State and local health departments and public health practitioners play an important role in promoting and supporting evidence-based strategies. The “Identify-Assess-Act” framework can help inform local communities’ use of the following tools and resources to improve team-based care. (Note that many of the resources are cross-sectional and may can support a range of steps in various interventions.)


Identify patient populations or communities that face a disproportionate rate of high blood pressure.

Practitioners and health departments can take a number of different steps:

  • Map populations with high rates of uncontrolled blood pressure that may benefit from team-based care.
  • Map the prevalence of heart disease with social and economic data.
  • Identify specific needs in the community, as well as team member roles that may have the greatest impact and accessible locations or settings.

The following resources may assist in identification:

  • Interactive Atlas of Heart Disease and Stroke. This online mapping tool allows users to create and customize county-level maps of heart disease and stroke by race and ethnicity, gender, age group, and more.
  • GIS Map Index. This is an online forum for sharing maps and resources for chronic disease prevention.


Assessments often consider the facilitators and the barriers to implementing team-based care interventions, as well as the setting, policies, and regulations. For example, local health departments can take one or more of the following steps to facilitate the assessments:

  • Describe existing programs that use innovative or unique team-based care approaches that may be replicated.
  • Identify recurring challenges or barriers to implementing team-based care.
  • Investigate how to fill the roles needed for the team-based care team (e.g., encouraging the fulfillment of those roles through training or incentive programs).
  • Assess resources and team member staffing and how they line up with costs and the population’s needs.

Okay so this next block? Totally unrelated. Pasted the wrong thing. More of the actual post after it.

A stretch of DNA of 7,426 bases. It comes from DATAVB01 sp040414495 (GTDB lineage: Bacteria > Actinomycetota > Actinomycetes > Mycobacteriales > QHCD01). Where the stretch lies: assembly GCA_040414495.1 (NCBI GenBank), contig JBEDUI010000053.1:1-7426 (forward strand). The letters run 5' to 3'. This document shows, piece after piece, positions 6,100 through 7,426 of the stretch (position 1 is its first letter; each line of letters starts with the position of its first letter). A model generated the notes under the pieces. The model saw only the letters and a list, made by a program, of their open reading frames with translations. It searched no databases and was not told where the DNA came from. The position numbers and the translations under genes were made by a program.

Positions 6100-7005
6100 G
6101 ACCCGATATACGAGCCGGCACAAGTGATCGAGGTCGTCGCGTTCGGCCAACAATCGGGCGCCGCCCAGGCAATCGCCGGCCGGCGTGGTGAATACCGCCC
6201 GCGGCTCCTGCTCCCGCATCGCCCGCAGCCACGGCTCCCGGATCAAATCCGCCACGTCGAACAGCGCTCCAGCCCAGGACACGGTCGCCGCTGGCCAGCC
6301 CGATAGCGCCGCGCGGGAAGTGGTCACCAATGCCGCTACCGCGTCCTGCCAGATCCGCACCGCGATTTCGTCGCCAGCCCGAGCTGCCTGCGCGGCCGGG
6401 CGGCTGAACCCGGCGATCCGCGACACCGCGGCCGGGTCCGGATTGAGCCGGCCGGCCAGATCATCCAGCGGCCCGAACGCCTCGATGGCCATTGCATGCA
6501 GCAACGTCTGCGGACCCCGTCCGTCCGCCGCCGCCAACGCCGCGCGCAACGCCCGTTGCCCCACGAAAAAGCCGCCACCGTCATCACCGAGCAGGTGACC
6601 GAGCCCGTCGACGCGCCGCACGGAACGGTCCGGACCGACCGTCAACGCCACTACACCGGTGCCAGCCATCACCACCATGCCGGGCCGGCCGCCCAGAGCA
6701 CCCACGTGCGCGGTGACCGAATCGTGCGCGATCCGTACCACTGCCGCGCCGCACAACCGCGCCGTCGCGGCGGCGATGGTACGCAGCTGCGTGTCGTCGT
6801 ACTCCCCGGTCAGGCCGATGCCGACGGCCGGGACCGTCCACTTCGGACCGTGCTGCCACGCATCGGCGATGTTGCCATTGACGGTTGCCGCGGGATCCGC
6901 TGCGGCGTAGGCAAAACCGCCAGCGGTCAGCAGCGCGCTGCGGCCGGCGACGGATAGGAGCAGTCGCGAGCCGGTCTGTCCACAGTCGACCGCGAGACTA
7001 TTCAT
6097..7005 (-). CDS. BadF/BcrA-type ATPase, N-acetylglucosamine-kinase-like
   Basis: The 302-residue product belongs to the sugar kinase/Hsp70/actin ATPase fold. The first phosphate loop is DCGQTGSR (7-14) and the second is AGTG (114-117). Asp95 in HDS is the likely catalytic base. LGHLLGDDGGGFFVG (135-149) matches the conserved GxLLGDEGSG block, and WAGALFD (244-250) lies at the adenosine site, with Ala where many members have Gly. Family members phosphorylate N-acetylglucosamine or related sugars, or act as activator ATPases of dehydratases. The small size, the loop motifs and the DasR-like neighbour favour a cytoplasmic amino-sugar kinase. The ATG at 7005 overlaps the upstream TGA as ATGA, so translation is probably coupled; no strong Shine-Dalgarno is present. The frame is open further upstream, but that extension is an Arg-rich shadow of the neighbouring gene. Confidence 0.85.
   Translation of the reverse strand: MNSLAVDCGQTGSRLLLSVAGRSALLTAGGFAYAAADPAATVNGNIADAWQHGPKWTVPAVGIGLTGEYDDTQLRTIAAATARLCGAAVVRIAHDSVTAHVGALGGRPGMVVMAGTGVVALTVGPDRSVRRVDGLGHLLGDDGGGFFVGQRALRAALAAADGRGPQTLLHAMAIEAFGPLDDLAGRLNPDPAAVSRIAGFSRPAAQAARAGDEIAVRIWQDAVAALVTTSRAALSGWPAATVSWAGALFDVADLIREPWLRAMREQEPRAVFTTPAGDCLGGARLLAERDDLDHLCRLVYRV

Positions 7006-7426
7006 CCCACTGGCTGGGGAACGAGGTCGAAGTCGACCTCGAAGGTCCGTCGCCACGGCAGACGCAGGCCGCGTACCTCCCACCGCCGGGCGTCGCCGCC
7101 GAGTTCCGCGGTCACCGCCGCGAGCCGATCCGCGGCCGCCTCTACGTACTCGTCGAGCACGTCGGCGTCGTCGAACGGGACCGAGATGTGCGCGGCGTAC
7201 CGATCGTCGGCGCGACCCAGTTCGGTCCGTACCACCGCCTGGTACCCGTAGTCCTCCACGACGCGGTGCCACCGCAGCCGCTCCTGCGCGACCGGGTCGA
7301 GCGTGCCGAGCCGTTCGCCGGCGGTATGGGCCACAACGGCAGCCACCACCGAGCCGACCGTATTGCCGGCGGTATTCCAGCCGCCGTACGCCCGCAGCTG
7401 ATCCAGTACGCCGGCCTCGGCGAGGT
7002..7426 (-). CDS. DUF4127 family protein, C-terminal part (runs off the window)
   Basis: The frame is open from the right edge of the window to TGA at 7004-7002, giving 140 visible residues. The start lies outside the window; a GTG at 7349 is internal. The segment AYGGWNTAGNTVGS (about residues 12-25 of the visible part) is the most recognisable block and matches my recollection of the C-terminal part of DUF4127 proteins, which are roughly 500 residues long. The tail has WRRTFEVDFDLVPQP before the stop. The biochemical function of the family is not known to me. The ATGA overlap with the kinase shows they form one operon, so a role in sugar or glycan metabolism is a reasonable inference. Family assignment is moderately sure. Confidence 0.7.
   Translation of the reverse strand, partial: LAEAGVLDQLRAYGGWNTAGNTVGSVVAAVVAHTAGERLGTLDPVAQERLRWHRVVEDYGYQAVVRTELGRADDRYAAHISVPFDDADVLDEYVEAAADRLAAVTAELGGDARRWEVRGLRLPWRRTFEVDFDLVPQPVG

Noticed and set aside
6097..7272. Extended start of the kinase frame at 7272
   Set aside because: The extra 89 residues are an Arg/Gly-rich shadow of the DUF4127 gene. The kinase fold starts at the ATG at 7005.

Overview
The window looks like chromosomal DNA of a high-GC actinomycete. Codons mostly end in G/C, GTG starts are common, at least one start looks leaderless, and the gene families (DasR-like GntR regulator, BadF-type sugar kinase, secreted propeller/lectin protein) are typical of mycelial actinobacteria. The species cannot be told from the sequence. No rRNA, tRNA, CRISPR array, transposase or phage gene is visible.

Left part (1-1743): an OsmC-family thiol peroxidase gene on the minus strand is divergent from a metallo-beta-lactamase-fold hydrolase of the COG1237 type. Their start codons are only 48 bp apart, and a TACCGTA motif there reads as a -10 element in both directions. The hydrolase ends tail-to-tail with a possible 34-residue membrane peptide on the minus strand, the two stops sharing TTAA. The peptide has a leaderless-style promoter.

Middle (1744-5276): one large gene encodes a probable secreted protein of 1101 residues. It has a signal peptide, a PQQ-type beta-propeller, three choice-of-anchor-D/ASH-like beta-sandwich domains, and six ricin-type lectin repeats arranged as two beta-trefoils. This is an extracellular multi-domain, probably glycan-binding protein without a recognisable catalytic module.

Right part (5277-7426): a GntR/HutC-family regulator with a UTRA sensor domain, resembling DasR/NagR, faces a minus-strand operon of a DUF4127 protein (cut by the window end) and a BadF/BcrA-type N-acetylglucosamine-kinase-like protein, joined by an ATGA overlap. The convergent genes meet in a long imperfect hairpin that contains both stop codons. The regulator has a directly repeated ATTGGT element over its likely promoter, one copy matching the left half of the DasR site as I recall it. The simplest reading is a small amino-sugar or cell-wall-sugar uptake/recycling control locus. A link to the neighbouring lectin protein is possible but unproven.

• Determine which policies exist to support team-based care
  • Consider funding opportunities.

The following resources may assist in assessing the facilitators and the barriers to implementing team-based care interventions:


Acting involves taking an opportunity to implement team-based care interventions with strategies that complement the CPSTF recommendations. For example, local health departments can act by doing the following:

  • Sharing information and resources with community and clinical partners and supporting implementation.
  • Supporting information sharing, education initiatives, and expansion of effective models.
  • Supporting evaluation activities where team-based care has been implemented.

The following resources may assist in acting to implement team-based care interventions:

Stories From the Field

These stories describe initiatives set in primary health clinics, Federally Qualified Health Centers, and health systems across the country that used team-based care in response to an assessment of the unique needs of their community, built programs that met those needs, and helped their patients prevent and control chronic conditions, including high blood pressure.


Website addresses of nonfederal organizations are provided solely as a service to our readers. Provision of an address does not constitute an endorsement by the Centers for Disease Control and Prevention (CDC) or the federal government, and none should be inferred. CDC is not responsible for the content of other organizations’ web pages.